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Thursday, March 13, 2014

Ending with a little plagiarism...

I spent a fair amount of time with William today, going back and forth about what to do with a student whose paper turned up clean in but who had very clearly not done her own work. He suggested a vocabulary quiz, but the problem was more profound than just whether she knew certain words; I wanted to challenge whether she knew the ideas. So, after running it through my own brain and his several times, I compromised: I wrote up a little quiz:

"Before I talk to you about revision, I’m going to ask you to write out the ideas that you expressed in your paper, and especially to explain your thoughts on the following:

"What is a metaphysical construct, and which constructs do you see in these poems? According to the poems, how can the metaphysical be obtained?

"How do you see the poems addressing tangible versus intangible concepts of love?

"When you say an idea remains static, what does that suggest?

"What are the ideas about temporality that you see in the poems?

"When you say that Marvell demonstrates love’s 'individuation from reality,' what do you mean and how does that connect to your overall thesis?

"Of course I understand that what you write in class will be more rough and less well developed than what you can write at home. I simply want to see your core-level thinking about these points."

To no one's surprise, she bombed the quiz--even though she was looking at her paper for at least part of it (on her phone, while I was talking to students who need to withdraw from the class). After class I said, "Yeah, this is what I thought: this isn't your paper." She told me that her boyfriend "helped" her, that the ideas were hers but he helped her with the wording. I didn't bother to challenge her on that, but I did say that what she'd turned in was more his work than hers (which is technically true, as it was entirely his)--and therefore, she'd plagiarized, and she'd get a zero on the paper. I was pretty forgiving about it: I did tell her that many would simply fail her for the class on the spot, but I told her I'd accept the next version, as long as it's really hers. I also said that if she submits any more of her boyfriend's work, he may get an A+, but she'll fail. She laughed--but I think she also gets it.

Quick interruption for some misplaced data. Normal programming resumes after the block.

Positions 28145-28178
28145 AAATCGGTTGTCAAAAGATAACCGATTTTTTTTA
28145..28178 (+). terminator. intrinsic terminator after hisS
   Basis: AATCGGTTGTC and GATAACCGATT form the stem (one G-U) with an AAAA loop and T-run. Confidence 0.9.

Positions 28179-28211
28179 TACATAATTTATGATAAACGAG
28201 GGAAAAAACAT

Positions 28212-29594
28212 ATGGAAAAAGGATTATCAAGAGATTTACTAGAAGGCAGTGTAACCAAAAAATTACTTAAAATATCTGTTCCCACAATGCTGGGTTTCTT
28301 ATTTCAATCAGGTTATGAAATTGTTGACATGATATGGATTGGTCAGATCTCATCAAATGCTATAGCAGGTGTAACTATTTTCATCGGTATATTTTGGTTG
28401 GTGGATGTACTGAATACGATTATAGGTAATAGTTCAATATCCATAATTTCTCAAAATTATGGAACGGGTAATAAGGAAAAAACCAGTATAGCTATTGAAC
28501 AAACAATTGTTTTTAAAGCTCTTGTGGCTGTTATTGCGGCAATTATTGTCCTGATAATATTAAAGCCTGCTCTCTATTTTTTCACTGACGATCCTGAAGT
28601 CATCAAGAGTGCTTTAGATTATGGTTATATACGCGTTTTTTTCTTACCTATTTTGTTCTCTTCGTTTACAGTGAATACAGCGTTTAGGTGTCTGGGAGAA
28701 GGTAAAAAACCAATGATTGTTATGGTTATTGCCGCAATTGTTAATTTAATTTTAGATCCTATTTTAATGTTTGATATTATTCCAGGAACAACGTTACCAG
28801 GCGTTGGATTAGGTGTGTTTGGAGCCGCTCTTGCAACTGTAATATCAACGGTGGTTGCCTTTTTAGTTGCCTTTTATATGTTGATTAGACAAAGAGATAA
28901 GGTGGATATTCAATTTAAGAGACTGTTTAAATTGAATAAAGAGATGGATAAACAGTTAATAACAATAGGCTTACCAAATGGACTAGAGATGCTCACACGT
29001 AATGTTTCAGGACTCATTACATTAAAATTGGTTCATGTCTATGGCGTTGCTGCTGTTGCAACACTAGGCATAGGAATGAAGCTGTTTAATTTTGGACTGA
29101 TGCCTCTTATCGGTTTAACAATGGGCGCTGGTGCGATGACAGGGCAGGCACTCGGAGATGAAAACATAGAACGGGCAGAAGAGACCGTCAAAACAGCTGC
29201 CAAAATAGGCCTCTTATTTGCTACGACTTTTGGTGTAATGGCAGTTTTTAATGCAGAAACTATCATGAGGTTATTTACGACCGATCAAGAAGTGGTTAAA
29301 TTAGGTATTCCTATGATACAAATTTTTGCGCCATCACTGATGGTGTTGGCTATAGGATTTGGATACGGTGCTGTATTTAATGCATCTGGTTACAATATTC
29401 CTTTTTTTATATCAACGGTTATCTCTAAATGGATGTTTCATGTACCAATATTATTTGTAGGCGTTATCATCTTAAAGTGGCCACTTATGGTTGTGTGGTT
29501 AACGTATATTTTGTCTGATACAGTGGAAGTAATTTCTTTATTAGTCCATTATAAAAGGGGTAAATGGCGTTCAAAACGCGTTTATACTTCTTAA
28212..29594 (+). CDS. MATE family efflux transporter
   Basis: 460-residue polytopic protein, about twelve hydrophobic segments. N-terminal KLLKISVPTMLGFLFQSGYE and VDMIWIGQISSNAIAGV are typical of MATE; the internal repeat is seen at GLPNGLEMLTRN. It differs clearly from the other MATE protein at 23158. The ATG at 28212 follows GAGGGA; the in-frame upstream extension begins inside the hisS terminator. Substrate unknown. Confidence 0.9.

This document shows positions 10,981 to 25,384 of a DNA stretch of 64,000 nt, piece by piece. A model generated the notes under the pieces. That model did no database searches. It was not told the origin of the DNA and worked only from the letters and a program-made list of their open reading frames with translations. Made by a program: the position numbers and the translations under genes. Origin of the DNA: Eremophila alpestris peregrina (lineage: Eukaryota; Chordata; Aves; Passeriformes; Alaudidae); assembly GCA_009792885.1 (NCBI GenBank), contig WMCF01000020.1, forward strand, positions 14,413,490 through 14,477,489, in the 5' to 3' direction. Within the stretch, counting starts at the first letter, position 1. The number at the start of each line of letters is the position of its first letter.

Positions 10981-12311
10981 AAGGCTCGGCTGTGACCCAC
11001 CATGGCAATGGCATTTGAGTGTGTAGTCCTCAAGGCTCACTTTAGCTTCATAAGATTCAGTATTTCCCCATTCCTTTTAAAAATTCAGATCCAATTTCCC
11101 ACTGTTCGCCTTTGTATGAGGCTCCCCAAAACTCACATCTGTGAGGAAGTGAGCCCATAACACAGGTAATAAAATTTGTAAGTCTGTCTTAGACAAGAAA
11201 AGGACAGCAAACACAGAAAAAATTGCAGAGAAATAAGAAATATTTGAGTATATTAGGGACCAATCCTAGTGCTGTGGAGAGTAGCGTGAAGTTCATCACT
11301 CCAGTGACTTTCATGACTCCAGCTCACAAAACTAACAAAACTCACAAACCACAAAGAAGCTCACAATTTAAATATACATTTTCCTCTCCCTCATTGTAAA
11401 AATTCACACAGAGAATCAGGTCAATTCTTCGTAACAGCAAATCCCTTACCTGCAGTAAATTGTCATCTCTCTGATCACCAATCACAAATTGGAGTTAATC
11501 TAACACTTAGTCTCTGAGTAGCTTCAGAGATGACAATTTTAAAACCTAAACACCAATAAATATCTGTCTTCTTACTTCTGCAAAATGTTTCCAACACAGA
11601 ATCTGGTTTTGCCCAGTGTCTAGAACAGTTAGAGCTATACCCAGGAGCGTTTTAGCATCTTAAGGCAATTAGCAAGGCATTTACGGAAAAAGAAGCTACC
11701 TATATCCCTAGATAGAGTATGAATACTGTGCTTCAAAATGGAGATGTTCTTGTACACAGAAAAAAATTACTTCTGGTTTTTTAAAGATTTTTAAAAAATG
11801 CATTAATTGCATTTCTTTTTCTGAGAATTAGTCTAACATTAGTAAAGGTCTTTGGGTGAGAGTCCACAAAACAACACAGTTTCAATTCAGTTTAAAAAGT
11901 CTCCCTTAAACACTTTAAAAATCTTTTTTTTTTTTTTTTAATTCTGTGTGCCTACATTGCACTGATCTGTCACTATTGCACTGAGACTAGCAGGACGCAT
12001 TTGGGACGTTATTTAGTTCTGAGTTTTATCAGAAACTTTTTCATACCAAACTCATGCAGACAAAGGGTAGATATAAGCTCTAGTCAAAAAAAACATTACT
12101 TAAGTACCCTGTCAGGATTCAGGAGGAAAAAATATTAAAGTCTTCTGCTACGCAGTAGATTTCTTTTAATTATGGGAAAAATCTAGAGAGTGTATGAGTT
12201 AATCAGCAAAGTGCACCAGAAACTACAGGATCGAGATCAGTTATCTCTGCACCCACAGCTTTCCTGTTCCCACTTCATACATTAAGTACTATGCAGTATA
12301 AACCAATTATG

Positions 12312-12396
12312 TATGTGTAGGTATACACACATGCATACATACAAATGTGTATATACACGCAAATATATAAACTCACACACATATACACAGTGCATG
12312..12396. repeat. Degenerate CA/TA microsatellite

This is the student I was concerned about with the first paper, but I had told her she could rewrite the final version of that one--but I've now rescinded that offer. The final version of that paper stays as it was (I didn't record a grade--because I couldn't read it--but my guess is she won't pass the class in any event. She failed 102 once before, and I think this is because she's about reached as high as she can go for now. I don't know what her brain might ultimately be able to do, but at this moment, she doesn't have what it takes to think or write at this level. We'll see how she does.

I almost got out of the day clean, too: I very nearly got everything marked and back to students so all I'd have for Monday would be the logs from Nature in Lit (and I knew I wouldn't get logs from everyone--so I told them they could hang on to the logs until Tuesday). But no, there are still some random bits flopping about on the floor that I need to clean up. And I have to read a bunch of applications for full-time positions, in the wild hope that we'll actually have lines to replace faculty who are retiring, plus write up this week's observation, do another observation on Monday, and the usual work tribbles. (I hope everyone gets the reference. If not, the problem is frame of cultural reference, not generation: even my youngest nephew knows what tribbles are.)

I've reached the time of day and week when I am torn between the desire to keep running on fumes long enough to make it to dance class and the urge to simply strap on the feedbag before lolling on the couch with all higher functioning mental systems off line. I hope to put work pretty much entirely out of my head until Monday, no matter what I do. So, until then....

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